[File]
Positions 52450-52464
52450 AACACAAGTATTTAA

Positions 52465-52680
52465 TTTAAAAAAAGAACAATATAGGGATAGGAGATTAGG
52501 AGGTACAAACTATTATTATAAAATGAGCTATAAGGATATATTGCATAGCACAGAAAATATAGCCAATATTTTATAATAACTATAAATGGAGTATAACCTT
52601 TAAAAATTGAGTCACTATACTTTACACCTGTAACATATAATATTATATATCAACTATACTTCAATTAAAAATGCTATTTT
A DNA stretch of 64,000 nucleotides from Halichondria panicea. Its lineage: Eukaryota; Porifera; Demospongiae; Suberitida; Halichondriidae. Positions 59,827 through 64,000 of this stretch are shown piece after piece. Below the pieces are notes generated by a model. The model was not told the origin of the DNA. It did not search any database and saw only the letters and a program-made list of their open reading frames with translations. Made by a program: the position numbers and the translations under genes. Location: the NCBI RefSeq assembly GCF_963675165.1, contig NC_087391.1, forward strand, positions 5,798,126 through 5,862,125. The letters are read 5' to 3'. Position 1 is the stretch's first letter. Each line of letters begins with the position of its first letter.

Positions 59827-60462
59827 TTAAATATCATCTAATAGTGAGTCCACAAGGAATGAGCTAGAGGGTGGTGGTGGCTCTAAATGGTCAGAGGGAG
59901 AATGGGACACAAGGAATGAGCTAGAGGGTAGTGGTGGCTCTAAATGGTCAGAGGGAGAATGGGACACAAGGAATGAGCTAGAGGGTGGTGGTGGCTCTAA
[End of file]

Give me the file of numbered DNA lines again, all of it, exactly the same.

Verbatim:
Positions 52450-52464
52450 AACACAAGTATTTAA

Positions 52465-52680
52465 TTTAAAAAAAGAACAATATAGGGATAGGAGATTAGG
52501 AGGTACAAACTATTATTATAAAATGAGCTATAAGGATATATTGCATAGCACAGAAAATATAGCCAATATTTTATAATAACTATAAATGGAGTATAACCTT
52601 TAAAAATTGAGTCACTATACTTTACACCTGTAACATATAATATTATATATCAACTATACTTCAATTAAAAATGCTATTTT
A DNA stretch of 64,000 nucleotides from Halichondria panicea. Its lineage: Eukaryota; Porifera; Demospongiae; Suberitida; Halichondriidae. Positions 59,827 through 64,000 of this stretch are shown piece after piece. Below the pieces are notes generated by a model. The model was not told the origin of the DNA. It did not search any database and saw only the letters and a program-made list of their open reading frames with translations. Made by a program: the position numbers and the translations under genes. Location: the NCBI RefSeq assembly GCF_963675165.1, contig NC_087391.1, forward strand, positions 5,798,126 through 5,862,125. The letters are read 5' to 3'. Position 1 is the stretch's first letter. Each line of letters begins with the position of its first letter.

Positions 59827-60462
59827 TTAAATATCATCTAATAGTGAGTCCACAAGGAATGAGCTAGAGGGTGGTGGTGGCTCTAAATGGTCAGAGGGAG
59901 AATGGGACACAAGGAATGAGCTAGAGGGTAGTGGTGGCTCTAAATGGTCAGAGGGAGAATGGGACACAAGGAATGAGCTAGAGGGTGGTGGTGGCTCTAA